Gillo Pontecorvo’s The Battle of Algiers

The Battle of Algiers is known for its neorealism, cinema verite as they say, images so real that we have to be told they’re not.

Title: BATTLE OF ALGIERS, THE / BATTAGLIA DI ALGERI, LA • Year: 1965 • Dir: PONTECORVO, GILLO • Ref: BAT020AB • Credit: [ CASBAH/IGOR / THE KOBAL COLLECTION ]

Its strength, however, lies not only in its images.

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But in its development of a central theme: our inherent inhumanity to one another.

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The chaos of knowing that.
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And that it will never change.images-2

The Cattle Drive in Howard Hawks’ “Red River”

It’s not the story nor the setting nor even characters that make Howard Hawks’ 1948 Red River an epic, but the images of the cattle drive.screenshot-42

A herd of 9,000 used in shooting this iconic story element. screenshot-43Nothing compares to these images throughout the 133-minute film.screenshot-46

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Except maybe Montgomery Cliff sucking poison out of Joanne Dru’s shoulder.screenshot-44

That’s pretty good too.

The Failure of Parker’s “Birth of a Nation”

Birth of a Nation had promise – a compelling narrative most of all – but fails. Instead of exploring the contorted depths of American history, Parker trains the camera on himself, too often in close-up, reacting to repetitive brutality. 15-birth-of-nation-w1200-h630Violent images dominate – people’s teeth getting hammered out, exposed brains – when  the story of a remarkable man, Nat Turner, could have been developed, asking who really spoke of this: As we pushed on to the house, I discovered some one run round the garden, and thinking it was some of the white family, I pursued them, but finding it was a servant girl belonging to the house, I returned to commence the work of death. item14The film does not elucidate nor does it have vision, as did Steve McQueen in 12 Years a Slave, but is solely a chronicle of violence, flat and tediously rendered, craft-less as anything of the Superhero genre.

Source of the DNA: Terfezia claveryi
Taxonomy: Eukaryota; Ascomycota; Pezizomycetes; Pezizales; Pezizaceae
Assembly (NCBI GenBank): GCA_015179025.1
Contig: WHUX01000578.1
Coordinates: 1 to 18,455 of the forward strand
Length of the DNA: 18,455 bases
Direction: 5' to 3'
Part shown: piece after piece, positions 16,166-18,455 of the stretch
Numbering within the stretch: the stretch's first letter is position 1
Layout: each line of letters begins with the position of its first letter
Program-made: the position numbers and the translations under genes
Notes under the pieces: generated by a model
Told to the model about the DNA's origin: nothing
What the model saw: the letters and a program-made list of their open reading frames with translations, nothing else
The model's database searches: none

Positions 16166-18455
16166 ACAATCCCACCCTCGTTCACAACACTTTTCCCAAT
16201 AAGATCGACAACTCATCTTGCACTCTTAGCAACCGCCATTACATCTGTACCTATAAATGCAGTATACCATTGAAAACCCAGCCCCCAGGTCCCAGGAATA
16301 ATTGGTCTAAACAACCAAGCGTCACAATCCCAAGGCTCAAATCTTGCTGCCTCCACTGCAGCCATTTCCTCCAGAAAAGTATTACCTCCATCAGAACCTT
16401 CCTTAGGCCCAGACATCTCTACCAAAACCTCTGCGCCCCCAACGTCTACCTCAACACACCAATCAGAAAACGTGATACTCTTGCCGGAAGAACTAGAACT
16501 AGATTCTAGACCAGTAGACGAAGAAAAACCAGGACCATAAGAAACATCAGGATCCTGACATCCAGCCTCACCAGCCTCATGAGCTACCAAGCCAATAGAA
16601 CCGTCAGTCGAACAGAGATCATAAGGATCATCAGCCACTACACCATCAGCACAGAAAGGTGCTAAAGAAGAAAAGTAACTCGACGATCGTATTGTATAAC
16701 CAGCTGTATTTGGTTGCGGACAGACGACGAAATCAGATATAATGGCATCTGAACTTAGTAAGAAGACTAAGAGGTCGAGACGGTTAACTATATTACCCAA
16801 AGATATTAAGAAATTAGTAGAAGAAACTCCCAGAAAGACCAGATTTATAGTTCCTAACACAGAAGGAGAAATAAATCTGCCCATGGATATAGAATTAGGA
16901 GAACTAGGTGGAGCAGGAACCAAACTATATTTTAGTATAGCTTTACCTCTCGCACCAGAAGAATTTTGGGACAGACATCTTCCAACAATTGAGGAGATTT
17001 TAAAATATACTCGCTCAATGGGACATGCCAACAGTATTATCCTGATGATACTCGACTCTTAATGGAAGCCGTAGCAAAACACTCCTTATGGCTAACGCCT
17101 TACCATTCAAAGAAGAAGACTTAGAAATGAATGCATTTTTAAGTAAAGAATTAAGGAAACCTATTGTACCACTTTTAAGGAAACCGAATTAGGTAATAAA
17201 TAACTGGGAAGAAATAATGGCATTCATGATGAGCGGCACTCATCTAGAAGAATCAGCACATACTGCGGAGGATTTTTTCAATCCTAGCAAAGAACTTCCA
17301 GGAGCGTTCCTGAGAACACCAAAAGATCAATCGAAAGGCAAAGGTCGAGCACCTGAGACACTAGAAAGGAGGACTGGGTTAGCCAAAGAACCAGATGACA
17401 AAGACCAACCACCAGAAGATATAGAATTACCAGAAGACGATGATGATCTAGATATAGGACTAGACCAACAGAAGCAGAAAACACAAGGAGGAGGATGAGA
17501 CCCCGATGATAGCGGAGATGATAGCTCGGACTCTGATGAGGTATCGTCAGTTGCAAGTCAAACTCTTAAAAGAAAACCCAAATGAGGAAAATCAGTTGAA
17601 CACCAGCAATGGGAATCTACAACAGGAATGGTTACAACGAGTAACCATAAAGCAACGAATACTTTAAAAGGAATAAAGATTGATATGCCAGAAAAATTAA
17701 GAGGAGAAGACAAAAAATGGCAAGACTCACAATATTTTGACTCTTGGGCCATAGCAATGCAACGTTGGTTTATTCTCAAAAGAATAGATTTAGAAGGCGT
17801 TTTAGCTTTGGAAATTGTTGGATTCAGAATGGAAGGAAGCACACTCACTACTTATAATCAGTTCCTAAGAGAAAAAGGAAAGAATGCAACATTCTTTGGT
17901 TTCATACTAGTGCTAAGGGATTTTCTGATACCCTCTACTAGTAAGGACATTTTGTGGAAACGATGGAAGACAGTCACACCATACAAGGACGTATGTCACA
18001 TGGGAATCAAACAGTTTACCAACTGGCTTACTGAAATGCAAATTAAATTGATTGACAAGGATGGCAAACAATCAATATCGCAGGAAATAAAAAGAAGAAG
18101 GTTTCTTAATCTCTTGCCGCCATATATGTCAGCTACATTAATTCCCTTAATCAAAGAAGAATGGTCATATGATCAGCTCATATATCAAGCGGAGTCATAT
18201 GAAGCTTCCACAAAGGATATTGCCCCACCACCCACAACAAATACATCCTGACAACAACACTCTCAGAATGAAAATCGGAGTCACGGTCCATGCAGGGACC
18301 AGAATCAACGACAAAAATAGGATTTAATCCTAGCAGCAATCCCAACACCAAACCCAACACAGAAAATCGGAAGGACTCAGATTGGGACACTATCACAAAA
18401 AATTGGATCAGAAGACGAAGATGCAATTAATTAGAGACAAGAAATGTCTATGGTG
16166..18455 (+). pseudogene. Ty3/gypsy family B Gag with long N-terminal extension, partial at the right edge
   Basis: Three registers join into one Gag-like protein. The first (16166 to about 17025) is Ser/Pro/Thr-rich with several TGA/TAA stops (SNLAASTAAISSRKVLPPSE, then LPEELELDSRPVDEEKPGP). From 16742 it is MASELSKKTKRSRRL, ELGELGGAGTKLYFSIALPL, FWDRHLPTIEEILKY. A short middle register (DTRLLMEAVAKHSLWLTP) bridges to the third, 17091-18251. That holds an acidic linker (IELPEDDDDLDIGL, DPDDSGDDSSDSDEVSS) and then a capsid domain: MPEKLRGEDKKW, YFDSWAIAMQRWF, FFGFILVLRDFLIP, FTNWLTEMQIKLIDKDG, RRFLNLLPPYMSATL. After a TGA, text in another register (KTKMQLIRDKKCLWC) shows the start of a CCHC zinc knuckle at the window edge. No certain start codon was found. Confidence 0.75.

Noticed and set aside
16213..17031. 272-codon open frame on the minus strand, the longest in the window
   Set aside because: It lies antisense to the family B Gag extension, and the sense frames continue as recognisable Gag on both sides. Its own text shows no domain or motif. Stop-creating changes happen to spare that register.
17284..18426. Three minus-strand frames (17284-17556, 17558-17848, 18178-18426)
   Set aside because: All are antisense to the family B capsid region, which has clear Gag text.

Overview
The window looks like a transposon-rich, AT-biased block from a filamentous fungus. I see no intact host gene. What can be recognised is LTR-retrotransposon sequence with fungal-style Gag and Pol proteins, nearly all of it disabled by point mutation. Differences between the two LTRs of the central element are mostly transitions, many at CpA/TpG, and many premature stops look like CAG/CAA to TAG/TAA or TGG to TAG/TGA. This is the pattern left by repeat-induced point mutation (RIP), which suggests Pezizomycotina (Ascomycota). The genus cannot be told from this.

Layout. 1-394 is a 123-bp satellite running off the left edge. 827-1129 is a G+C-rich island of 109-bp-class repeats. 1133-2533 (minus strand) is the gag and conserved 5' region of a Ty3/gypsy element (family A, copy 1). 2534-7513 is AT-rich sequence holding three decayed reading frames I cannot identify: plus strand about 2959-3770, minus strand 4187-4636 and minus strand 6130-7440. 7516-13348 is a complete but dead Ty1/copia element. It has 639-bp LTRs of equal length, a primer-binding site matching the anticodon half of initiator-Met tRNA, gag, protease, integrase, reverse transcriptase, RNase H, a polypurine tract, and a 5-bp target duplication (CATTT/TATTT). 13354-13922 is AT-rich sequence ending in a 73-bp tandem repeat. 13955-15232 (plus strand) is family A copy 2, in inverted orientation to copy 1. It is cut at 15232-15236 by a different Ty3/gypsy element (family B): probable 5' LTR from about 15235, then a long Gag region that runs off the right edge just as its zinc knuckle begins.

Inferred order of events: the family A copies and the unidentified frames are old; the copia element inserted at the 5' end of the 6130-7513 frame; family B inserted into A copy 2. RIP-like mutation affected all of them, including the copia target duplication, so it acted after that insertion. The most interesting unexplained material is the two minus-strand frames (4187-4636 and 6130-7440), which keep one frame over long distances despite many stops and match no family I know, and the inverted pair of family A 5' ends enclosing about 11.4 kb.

Looking-Outness in Film: Murnau, Ozu & Varda

I dream of looking outside the image.

F.W. Murnau's "Sunrise: A Song of Two Humans" (1927)

F.W. Murnau’s “Sunrise: A Song of Two Humans” (1927)

Escaping from the frame.

Yasujiro Ozu's "Tokyo Story" (153)

Yasujiro Ozu’s “Tokyo Story” (153)

Considering what could be.

Agnes Varda's "Le Pointe Courte"

Agnes Varda’s “Le Pointe Courte” (1954)

Getting my head on different.

Terence Malick’s “Knight of Cups”

Words float through: Empty. Death. Grasping. Screenshot (91)The camera drifts underwater, everything a sweeping, swinging visual. Screenshot (99)Redeem my life. Justify it. That blinded you. Screenshot (98)I turned you upside down, my son. Longing for something other. Screenshot (102)There’s isn’t a story, just characters who stand about, some playing handsies. Screenshot (109)Nobody’s home.
Screenshot (93)You have to fly. Fly. Screenshot (107)High up. Everything’s just a…speck.Screenshot (89)

(Extracts from Knight of Cups in bold italics)

The Visual Manna of Tarkovsky’s “The Mirror”

Russians may find profundity in the story and themes of Andrei Tarkovsky’s 1975 film The Mirror, but for the rest of us it’s the images, the visuals.

A woman runs. Screenshot (132)A barn burns. Screenshot (127)A bird lands on a boy’s cap. Screenshot (128)A dog leaves a cabin. Screenshot (129)A boy looks back at himself. Screenshot (131)The music plays. And we reflect. Screenshot (130)We know something about who we are, as if a light glowed behind us, as if this was not so much a movie as a dream that we had somehow conceived together.

Werner Herzog’s “Even Dwarves Started Small”

Werner Herzog’s 1968 film Even Dwarves Started Small has a very specific and demanding vision dominated by extraordinarily long takes, the camera mercilessly watching as to what might unfold, be it a truck driving in an endless circle…dwarves (7)Dwarves looking at pictures of nude girls…dwarves (3)Or a chicken eating a dead mouse.Screenshot (55)Much is demanded of the audience, too much, throughout this drifting narrative in which dwarves yell and laugh maniacally as they wreck everything they can find.dwarves (8)Says Herzog: “Film is out about our collective dreams and also our collective nightmares, something that cannot be extinguished from our minds.”dwarves (5)

Nightmare indeed.